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trailblazers Tuuli Kaskinen

Tuuli Kaskinen: “An urban environment should be made so that people would not need to constantly make only good choices and give up things”

Tuuli Kaskinen from Demos Helsinki says that sustainable urban planning requires centralised solutions. This is why the entire value chain of the construction field and its network effect need to be utilised as climate change progresses.

In the past century, urban development has been based on two factors that are central to climate change: cheap energy and private car ownership, says Tuuli Kaskinen from Demos Helsinki. These factors that served to speed up climate change were not as central during the early days of urban development as they are now. 

“Suburban structure, for example, was designed in the 60s and 70s, before the oil crisis, at a time when the energy challenge was not relevant at all. The role of cars was very significant in urban development, however. It is interesting to see that the ideal of having your own car is shared by people throughout the political field.”  

We are now in a situation where energy use should be minimised and private car use in cities reduced significantly. Kaskinen summarises that less energy should be produced and it should be produced locally. 

“Private car use that has been promoted thus far is no longer possible to this extent. Instead, getting around will be increasingly based on various public transport solutions and modes of smart transport,” Kaskinen says. 

What is sustainable urban development?  

“Energy and transport are the basis of sustainable urban planning. In the end, however, it is all about providing people with a good, safe and functional environment for their daily life,” Kaskinen describes. 

“The environment should be one where people would not need to constantly make only good choices and give up things. Instead, housing solutions, for example, should be sustainable by themselves.” 

An example of this is the structure of a carbon footprint of an average Helsinki resident. Even if they cut out every possible thing out of their lives, the proportion of heating produced with coal is still too large in the city.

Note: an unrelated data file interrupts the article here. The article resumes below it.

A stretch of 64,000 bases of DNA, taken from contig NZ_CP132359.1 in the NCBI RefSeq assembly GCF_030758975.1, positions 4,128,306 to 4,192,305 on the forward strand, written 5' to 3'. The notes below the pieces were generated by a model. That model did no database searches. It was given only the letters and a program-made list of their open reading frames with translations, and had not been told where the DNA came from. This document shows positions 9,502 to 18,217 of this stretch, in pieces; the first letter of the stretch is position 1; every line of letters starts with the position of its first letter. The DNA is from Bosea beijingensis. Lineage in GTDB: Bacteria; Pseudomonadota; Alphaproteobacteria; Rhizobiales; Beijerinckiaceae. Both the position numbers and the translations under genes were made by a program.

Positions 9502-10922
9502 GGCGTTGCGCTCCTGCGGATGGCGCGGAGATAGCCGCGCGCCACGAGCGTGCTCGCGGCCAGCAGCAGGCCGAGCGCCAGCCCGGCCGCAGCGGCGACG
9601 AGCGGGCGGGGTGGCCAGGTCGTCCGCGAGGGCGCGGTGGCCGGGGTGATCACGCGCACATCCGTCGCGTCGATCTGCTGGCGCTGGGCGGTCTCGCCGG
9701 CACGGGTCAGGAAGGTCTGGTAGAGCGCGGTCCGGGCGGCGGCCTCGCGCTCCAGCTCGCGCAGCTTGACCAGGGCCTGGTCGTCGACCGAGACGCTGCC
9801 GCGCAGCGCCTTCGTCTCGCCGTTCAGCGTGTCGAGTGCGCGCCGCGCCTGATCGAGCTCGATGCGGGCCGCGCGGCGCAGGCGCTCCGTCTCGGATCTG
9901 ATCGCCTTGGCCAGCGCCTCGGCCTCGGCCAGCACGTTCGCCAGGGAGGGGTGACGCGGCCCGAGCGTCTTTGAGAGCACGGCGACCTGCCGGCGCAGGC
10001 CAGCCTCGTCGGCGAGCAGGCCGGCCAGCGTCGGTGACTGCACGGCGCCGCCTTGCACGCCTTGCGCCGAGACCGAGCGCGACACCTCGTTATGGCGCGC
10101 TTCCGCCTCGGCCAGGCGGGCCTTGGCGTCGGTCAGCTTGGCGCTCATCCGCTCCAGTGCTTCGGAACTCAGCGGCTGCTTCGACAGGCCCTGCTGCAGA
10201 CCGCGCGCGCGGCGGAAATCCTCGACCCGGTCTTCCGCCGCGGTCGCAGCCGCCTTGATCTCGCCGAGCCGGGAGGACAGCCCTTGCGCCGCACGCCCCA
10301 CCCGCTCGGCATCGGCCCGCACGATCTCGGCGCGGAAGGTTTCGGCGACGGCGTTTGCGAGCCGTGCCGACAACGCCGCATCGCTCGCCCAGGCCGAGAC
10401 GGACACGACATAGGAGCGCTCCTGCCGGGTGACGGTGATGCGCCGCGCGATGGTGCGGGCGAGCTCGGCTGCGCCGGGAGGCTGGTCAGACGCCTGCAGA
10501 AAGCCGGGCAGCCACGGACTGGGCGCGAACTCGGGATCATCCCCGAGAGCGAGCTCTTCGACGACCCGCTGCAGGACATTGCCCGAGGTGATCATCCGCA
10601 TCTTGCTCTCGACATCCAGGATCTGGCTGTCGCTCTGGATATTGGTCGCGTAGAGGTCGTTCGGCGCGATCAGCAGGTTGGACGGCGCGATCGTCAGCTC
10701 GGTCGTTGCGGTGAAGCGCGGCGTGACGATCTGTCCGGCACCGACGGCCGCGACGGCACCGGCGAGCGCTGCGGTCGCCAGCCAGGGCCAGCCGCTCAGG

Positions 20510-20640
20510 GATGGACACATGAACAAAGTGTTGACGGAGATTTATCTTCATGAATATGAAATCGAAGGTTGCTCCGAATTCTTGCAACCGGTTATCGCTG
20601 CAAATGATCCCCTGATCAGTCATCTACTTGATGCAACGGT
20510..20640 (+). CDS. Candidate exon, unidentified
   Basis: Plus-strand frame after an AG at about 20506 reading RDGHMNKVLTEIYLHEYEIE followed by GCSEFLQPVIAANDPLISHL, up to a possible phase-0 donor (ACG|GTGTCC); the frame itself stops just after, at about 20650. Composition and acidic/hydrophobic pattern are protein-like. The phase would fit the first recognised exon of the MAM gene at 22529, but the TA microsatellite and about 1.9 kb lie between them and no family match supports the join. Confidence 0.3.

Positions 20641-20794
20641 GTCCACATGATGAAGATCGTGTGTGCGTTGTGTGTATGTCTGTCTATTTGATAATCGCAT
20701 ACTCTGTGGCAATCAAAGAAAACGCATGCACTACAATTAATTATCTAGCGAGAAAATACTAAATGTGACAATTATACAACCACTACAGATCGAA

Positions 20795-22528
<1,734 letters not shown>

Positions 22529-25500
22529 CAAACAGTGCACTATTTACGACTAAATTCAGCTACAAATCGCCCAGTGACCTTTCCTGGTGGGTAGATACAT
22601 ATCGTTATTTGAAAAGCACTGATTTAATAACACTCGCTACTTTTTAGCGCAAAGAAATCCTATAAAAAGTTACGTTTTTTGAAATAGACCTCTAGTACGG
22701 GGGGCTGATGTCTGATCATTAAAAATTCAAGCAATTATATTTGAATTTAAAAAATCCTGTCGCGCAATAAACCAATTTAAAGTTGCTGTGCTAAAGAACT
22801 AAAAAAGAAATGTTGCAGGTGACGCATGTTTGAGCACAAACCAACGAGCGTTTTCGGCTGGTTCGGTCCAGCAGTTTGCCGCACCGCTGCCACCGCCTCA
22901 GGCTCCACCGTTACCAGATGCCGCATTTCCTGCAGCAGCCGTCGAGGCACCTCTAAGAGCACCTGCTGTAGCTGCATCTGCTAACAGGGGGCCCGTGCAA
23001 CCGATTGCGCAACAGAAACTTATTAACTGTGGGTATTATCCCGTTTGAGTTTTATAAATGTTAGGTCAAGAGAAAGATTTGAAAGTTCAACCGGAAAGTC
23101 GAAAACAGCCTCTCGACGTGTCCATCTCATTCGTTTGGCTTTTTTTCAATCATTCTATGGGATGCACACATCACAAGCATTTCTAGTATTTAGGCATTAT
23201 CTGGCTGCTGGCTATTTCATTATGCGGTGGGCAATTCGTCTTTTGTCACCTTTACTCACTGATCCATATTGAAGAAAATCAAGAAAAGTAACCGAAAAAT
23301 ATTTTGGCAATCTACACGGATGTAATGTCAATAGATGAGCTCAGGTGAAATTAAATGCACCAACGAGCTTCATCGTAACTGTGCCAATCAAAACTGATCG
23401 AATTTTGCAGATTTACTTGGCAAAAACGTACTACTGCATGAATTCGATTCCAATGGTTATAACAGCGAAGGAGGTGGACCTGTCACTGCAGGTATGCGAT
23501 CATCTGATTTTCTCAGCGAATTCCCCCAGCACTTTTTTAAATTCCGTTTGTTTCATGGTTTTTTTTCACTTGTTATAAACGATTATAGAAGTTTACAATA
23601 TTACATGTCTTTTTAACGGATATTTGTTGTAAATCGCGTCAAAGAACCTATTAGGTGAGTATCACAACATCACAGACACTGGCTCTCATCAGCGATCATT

“This inevitably makes the carbon footprint of a Helsinki resident larger than the global average,” Kaskinen says. 

Coal will soon be a thing of the past, which will have a notable impact on the carbon footprint of residents. Kaskinen highlights that now is the time for decisions that are not dependent on people’s own actions. People’s choices can be steered towards better options through planning solutions, for example. 

“Every day, people make choices about transport, for example. We need to ensure that the forms of sustainable transport are an attractive option.” 

Kaskinen adds that the future urban environment will also need to be able to provide more experiences so that people will be able to forget their everyday troubles locally. For now, Western holidays are still strongly focused on travel. 

The entire value chain must work together  

According to Kaskinen, the value chain of the entire construction industry must now commit to the common goals. People must look beyond individual buildings and their own goals and move towards comprehensive sustainability thinking. This is why it is important to find a common language and shared indicators for the entire industry. 

“The UN’s sustainable development goals are a great discussion opener and will help to coordinate environmental and social perspectives. There are now even more tools for pushing comprehensive sustainability thinking forward,” Kaskinen believes.  

According to Kaskinen, facing a large problem can often feel like the ‘chicken or egg’ problem: people don’t know how to start solving the issue.  

“Each operator in the value chain feels that they cannot do anything, because the investors will not reward them, the client does not want it, the plan does not allow it or cannot be modified, because the developer does not know how to do it,” she describes. 

Kaskinen compares the situation to the food market, where the change has been rapid as consumers’ preferences and wishes have started to guide the transition. However, consumers do not make the decisions in the construction business. That is why the entire value chain, from cities to developers and investors, need to develop the operations together. 

“In this industry, activating only a part of the operators is nearly impossible. Faced with climate change, the entire value chain has to share the same, common goal, and network effect must be utilised.”